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Feeling Ostomistic
Monday, September 29 2014

Today I went for my first ever PET scan.

Now before you ask... no it wasn't a scan for my pet, I don't even have one.

The PET of PET Scan stands for Poistron Emission Tomography.

Why was I needing this scan done?
If you have been following my story the last couple of months you may remember
me mentioning that Doctors had found a large mesenteric mass in my abdomen
and they requested I see specialists down in Sydney (600km south of where I live)
to get their opinion on what is a suspected 'Desmoid Tumor'.

I saw a specialist in Sydney in August on the 26th, and he said he needed to consult
with a multi-disciplinary team for their expertise who will meet within a fortnight from
the time of the consult.

Up until Last Tuesday I hadn't heard anything which I assumed 'no news is good news',
but my Doctor here in Coffs called me to let me know that at the first multi-disciplinary
meeting it was decided that it needed to go to an even higher meeting, where my
case was introduced and the Doctors came to a conclusion.

They thought it was best if I went for a PET scan ASAP as they think that the mass in my
abdomen could be a secondary tumor, that there could be cancer somewhere in
my body but not sure where. But also because they want to see if this mass in my
abdomen is benign or malignant and if it is a desmoid tumor they cannot biospy.

Normally I am pretty good at holding myself together and not letting things get
overwhelming or upsetting. But I was finding it so hard to not break down and
cry while on the phone to my Doctor. I was really glad I had my husband home
that day to help me deal with the news and the day ahead.

So by Wednesday I had an appointment for the following Monday Sep 29th,
at Lismore Hospital which is only a 2-3 hour drive north. I was lucky they could
fit me in so early especially as they only do the scans twice a week! And it was
more convenient for me to travel there rather then Newcastle or Sydney.

I know leading up to the scan I had no idea what to expect as I only knew two
people who had these scans being my late dad (who passed away March 2012)
and a friend I met the same age as me on a Canteen camp.

But I knew it was important if I blogged about this experience in the hopes of not
only sharing it with someone who may be wanting to know what to expect, but
more for my family and friends who are curious to know about what it was like.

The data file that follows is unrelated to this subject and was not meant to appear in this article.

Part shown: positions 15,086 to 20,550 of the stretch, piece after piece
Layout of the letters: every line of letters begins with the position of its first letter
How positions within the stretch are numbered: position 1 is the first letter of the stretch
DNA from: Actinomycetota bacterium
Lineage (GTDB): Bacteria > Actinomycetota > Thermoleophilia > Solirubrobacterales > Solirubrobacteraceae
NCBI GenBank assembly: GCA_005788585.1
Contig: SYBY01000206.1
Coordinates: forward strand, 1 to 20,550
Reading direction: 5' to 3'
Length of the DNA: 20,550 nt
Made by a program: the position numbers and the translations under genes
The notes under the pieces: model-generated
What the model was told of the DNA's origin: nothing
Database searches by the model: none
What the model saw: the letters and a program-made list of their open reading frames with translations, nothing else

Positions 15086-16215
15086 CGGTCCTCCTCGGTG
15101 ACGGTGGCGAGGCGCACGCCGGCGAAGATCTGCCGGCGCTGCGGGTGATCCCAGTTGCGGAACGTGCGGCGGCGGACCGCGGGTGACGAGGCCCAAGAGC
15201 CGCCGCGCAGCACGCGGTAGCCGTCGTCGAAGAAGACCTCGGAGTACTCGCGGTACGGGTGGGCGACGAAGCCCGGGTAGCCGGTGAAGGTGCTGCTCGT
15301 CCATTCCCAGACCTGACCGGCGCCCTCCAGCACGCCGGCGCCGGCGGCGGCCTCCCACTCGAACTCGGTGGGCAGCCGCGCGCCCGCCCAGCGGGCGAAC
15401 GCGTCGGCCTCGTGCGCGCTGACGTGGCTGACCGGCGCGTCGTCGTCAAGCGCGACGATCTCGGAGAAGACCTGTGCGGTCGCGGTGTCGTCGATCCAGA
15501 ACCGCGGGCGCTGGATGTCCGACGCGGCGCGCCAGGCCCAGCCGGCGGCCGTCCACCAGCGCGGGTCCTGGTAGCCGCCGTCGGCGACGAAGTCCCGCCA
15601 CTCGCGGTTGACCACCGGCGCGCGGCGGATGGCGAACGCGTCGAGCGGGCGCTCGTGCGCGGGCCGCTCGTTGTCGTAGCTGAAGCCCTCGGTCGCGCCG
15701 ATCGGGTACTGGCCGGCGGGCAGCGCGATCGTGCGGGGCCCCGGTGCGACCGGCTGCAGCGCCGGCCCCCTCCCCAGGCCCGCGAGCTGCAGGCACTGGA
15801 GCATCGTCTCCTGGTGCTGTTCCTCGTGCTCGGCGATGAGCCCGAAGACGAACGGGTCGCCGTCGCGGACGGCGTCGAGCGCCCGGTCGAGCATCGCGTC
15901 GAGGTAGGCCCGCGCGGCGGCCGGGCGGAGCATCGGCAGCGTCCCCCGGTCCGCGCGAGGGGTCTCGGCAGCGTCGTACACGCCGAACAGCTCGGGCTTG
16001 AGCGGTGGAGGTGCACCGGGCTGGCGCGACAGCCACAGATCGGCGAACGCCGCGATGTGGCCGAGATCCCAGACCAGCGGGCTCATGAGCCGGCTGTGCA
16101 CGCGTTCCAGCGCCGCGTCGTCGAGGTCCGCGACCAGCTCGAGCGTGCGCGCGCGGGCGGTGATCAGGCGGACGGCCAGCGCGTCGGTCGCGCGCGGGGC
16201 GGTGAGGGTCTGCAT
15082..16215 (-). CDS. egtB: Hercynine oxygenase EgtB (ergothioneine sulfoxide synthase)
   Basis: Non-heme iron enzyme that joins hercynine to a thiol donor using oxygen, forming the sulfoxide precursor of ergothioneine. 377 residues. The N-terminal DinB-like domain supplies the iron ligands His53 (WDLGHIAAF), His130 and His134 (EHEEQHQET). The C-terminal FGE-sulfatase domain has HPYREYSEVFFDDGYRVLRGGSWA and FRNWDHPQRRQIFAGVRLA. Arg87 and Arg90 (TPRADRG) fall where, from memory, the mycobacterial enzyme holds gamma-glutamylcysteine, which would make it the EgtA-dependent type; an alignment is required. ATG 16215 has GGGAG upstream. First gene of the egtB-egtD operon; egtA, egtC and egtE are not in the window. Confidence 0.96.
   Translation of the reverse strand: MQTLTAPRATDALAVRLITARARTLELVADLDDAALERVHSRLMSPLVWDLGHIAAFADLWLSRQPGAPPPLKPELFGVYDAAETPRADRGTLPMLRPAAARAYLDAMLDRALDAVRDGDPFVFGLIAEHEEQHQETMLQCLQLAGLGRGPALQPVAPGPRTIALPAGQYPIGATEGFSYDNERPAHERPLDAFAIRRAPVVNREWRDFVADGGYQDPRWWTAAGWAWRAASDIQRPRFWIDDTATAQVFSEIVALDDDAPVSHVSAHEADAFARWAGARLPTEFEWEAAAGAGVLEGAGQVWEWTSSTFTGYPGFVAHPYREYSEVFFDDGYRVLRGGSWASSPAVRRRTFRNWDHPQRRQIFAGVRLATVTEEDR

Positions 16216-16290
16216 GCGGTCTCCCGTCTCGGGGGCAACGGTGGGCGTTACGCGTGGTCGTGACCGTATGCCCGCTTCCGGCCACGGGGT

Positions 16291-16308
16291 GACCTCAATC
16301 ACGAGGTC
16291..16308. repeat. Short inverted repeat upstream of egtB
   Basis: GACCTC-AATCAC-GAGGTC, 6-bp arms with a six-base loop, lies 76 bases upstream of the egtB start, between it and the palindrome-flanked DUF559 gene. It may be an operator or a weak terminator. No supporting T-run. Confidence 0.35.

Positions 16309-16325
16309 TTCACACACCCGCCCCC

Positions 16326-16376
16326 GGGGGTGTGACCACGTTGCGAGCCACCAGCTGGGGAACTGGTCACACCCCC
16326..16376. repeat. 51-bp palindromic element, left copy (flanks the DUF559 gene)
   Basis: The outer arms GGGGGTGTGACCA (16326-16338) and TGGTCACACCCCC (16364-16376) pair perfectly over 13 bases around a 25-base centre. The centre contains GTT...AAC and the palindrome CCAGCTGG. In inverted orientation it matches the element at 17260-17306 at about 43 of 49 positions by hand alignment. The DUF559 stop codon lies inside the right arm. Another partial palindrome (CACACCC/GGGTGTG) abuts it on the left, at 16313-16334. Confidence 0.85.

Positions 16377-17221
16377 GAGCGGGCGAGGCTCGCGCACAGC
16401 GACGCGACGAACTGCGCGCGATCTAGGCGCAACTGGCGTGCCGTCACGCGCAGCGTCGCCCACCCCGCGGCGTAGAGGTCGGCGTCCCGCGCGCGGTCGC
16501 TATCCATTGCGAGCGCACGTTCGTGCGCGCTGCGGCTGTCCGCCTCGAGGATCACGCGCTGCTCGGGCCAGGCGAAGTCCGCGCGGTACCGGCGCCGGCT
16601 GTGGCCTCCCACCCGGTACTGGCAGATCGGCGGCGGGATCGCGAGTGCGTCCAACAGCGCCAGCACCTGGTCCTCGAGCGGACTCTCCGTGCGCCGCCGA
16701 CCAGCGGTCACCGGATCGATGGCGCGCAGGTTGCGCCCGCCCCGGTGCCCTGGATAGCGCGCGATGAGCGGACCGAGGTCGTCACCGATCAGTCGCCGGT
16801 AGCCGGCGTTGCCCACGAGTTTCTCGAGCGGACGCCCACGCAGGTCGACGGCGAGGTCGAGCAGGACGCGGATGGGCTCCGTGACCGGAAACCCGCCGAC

What to expect when having a PET scan?

Now first things first, this scan is a non-evasive scan and doesn't hurt
(with exception of the canular)!

1) You will be advised of your fasting requirements such as the last time
you can eat or drink something, and also to advise how much water
you need to drink. It is important that you don't even chew chewing gum
as the sugar in this will effect the results of your scan.

2) When you are called through you will be asked to change into a
hospital gown with the exception of leaving on your underwear
and your pants. But you need to make sure your pants don't have
metal studs, zippers, buttons etc.
I knew my jeans had metal studs on the pockets, so I just brought a
pair of tracksuit pants with me to change into.

3) You will be weighed and your height measured to confirm the right
dosage of the radioactive glucose substance.

4) You will be ushered to a small, quiet room where there is a recliner
chair and it is here that a canula is inserted and the substance is
injected into your vein via an IV drip over 2 minutes.
This is painless and doesn't have any side effects or makes you feel
any different like what a CT contrast dye does.

5) You will be told to remain calm and relaxed over the next hour so
that your body can absorb the radioactive substance. They suggest
that you have a little nap, which I did and it went so quick.

6) Once the hour is up you are asked to go to the toilet before the
scan and then taken into the scanning room. You will be asked to
lay up on the scanner bed and instructed how to have your arms
and legs. Find a comfortable position as you will need to remain
still for around 30 minutes, which is the duration of the scan.
Surprisingly the scan was so quiet so I just had another nap.

7) After the whole body scan is complete you will be taken to
another small room where you will be brought a sandwich
and a drink and to sit for a while until instructed to leave.

So all up the process took around 2-3 hours, so just be sure to
accommodate up to 3 hours if you need to ask someone to
wait for you or to pick you up afterwards. Although you should
be able to drive yourself home if you prefer, but you would be
best to check with the Doctor or technician.

You also will be advised to avoid contact with anyone who is
pregnant, breastfeeding, a baby, child or very ill for
a few hours afterwards as you are still considered to be radioactive,
so avoid being in close proximity to anyone including hugging.
You will also be told what time you are 'radioactive until'.

So I hope that this is informative and can help you to prepare
or understand what to expect when having a PET scan.

Ostomistically Yours,
Talya x

 

 
Posted by: Talya AT 08:29 pm   |  Permalink   |  2 Comments  |  Email
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~  Living with Familial Adenomatous Polyposis - Effects of FAP  ~

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Talya Goding - Feeling Ostomistic   talya@feelingostomistic.com.au  |  0447 426 860

Thank you for stopping by Feeling Ostomistic. It has taken a lot of courage to share my story and I ask that you show me and my site/blog respect and courtesy. Views expressed in this blog are my own and I am not a nurse or a doctor. If you need medical advice please seek your medical practitioner.

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